BASF has introduced its trademarked Lutropur MSA as a high-purity methanesulfonic acid (MSA) alternative chemistry to traditional CIP solutions. Methanesulfonic acid is a strong, odorless, organic acid that is readily biodegradable. MSA is a natural component of the ecosystem. Due to the biological degradation of biomass in the oceans, dimethyl sulfide (DMS) is released and is responsible for the typical odor of seawater. At ocean temperature, DMS is volatile so it rises into the atmosphere where, under the influence of ultraviolet radiation and oxygen, it is oxidized to form methanesulfonic acid. The acid is returned to the earth in rainfall where it is naturally degraded by aerobic methyltrophic bacteria near the earth’s surface to CO2, sulfate and water. The naturally occurring salts of MSA  dissolve in ground water near the surface. The bacteria that control the degradation processes belong to the lowest stage of the food web within the ecological system, after phytoplankton. The new formation of biomass as a result of this process is the beginning of a natural ecological cycle illustrated in Figure 1.

Scale Attack
The most frequently formed scale inside ethanol and other industrial plants are calcium salts—calcium carbonates, sulfates, oxalates (also known as beer stone) and phosphates. Coupled with phytate and other salts as part of a complex system, these scales can have a dramatic impact on equipment’s ability to function optimally. The formation of such scales creates ridges and pockets where organic residues build and bacteria thrive. These contamination points often are responsible for bacterial contamination that shows up in increased lactic and acetic acid levels in fermentation. Plants often compensate with the use of antibiotics, but addressing the symptom and not the cause can be extremely costly. Developing a thoughtful scale-removal strategy will play an important role in a comprehensive approach to improved operations, along with optimizing processes to reduce fouling in the first place.    

Lutropur MSA is highly effective at scale removal, particularly calcium carbonate scales, when compared to many other acids including sulfamic and phosphoric acid, as shown in Figure 2.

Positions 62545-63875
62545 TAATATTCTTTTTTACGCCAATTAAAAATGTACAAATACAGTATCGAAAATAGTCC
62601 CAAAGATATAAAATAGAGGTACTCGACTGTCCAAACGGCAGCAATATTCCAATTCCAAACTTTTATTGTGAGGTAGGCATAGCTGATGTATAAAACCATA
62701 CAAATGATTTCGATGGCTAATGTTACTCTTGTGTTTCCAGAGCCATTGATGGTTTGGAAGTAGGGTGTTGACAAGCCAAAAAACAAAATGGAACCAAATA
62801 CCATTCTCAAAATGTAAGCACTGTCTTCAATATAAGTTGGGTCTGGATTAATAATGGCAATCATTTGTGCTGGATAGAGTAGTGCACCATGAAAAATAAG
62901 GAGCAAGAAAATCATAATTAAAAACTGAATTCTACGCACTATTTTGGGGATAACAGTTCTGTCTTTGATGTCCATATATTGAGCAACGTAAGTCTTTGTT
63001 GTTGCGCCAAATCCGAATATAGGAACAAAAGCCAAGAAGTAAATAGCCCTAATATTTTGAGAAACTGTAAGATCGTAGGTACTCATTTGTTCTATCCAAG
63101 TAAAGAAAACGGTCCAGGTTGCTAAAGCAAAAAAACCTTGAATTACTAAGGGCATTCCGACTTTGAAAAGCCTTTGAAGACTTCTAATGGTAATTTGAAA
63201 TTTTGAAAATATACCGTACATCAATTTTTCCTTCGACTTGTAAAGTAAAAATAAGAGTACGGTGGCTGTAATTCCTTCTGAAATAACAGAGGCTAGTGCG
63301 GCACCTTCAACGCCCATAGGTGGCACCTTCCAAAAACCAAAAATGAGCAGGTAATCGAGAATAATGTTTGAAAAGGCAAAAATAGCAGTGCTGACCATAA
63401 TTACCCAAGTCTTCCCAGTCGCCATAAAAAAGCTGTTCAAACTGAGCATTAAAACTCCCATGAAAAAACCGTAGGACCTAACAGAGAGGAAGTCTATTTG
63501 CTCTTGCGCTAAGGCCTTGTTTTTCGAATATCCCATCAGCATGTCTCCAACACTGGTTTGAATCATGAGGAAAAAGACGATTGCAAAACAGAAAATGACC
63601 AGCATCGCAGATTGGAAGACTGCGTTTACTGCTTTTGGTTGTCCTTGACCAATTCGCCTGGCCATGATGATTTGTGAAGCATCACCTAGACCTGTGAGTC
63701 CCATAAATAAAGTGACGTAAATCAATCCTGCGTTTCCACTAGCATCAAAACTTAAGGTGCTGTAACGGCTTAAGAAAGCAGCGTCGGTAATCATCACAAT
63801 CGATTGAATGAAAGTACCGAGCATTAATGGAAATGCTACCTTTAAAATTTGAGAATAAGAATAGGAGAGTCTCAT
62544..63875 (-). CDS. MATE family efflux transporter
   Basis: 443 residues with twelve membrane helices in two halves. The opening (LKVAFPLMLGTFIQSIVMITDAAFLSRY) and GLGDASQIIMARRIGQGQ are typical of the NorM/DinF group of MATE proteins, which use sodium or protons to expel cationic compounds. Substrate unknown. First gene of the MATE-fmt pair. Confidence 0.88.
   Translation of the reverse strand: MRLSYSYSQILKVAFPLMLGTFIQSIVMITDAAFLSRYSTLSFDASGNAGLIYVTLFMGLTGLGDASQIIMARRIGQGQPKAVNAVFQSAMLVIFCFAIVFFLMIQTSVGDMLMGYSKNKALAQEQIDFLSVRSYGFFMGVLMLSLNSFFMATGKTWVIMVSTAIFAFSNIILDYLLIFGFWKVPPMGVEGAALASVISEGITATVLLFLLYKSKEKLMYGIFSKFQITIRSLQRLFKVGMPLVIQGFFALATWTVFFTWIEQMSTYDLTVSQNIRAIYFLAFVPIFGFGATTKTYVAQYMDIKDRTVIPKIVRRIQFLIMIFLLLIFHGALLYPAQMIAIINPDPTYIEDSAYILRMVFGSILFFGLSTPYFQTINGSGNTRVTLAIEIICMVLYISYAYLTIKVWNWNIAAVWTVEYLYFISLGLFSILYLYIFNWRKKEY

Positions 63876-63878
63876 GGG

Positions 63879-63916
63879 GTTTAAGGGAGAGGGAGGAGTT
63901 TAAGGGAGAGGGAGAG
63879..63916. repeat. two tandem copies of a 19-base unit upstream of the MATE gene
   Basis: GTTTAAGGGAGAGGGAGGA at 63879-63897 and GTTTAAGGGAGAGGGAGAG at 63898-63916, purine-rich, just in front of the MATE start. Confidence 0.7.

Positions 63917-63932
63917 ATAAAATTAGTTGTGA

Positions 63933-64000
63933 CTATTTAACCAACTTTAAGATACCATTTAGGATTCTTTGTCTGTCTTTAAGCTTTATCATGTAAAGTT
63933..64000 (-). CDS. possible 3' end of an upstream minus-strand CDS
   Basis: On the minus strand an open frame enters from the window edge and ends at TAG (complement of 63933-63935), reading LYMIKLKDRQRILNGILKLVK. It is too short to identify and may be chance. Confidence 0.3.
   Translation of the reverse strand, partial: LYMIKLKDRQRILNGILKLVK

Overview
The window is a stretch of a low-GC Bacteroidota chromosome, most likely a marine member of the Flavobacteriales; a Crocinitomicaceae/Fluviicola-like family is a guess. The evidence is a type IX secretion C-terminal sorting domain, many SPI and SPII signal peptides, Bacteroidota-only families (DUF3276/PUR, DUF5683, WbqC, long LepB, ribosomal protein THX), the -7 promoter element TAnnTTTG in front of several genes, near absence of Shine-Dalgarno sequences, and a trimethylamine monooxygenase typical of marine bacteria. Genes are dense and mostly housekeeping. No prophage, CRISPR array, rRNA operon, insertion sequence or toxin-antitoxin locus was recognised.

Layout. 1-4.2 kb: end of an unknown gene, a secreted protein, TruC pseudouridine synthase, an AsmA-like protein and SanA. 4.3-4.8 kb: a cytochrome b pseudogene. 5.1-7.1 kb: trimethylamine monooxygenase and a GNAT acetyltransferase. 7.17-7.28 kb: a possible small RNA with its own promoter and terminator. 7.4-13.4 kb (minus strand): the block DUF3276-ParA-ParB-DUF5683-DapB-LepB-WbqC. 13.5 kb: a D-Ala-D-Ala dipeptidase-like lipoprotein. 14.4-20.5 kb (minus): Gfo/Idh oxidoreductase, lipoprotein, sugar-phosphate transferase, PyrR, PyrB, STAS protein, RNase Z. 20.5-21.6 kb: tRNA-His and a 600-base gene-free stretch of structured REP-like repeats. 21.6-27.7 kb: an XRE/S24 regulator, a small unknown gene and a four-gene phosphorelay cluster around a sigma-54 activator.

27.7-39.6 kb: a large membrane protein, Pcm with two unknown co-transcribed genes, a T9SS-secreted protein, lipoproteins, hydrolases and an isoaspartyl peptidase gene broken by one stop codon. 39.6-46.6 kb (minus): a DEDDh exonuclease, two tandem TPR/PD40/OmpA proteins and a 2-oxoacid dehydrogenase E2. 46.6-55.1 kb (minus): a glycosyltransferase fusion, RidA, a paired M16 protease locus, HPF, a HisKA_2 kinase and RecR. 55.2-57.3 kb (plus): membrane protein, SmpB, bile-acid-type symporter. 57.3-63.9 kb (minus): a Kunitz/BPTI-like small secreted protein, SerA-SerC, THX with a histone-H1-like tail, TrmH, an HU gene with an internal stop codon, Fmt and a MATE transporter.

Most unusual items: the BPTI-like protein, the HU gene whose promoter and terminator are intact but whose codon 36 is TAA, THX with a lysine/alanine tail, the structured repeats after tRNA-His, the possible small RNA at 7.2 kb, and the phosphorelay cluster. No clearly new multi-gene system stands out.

Another important consideration for acids and their use in ethanol plants is corrosiveness. While there are strong acids such as hydrochloric acid that are capable of dissolving a wide spectrum of scale in the plant, the corrosive pitting effect on metal surfaces is highly undesirable. Lutropur MSA, by contrast, is a strong acid able to efficiently dissolve scales while showing a remarkably lower degree of corrosiveness towards metals.  

From an industrial hygiene perspective, Lutropur MSA is superior to sulfamic, hydrochloric and nitric acids. It is a liquid and does not decompose in water, unlike solid sulfamic acid. It has no odor and does not produce toxic and corrosive fumes, unlike hydrochloric and nitric acids, and it easily can be diluted in existing acid-wash systems. Therefore, as a result of its nonoxidizing nature, the high solubility of its salts, the absence of odor and the fact that it is readily biodegradable, Lutropur MSA can be considered a safer and more effective alternative to sulfamic and other acids for use in ethanol plants. It is a friendly acid for production personnel and equipment.

Front Range Energy in Windsor, Colorado, is an example of an ethanol plant that has adopted an acid-based CIP approach. Plant manager Phil Turchen explains, “I can, without a doubt, confirm increased cleaning properties with Lutropur MSA in fermentation tanks, yeast propagation, plate frame exchangers, and evaporators. We have a longer batch life for our plant main CIP, which is now every two weeks as opposed to weekly.”

Ethanol producers have many options from which to choose as they reflect on what CIP system will be best for their operations. Safety is paramount. Today’s economic environment demands we look for new ways to increase efficiency and improve operations. A robust CIP program not only can improve plant safety, equipment performance and lifetime, but also minimize downtime while boosting productivity and ultimately, profitability. 


Author: Brian Hoskins
Product Manager, Grain Processing, BASF
Brian.hoskins@basf.com
858-431-8520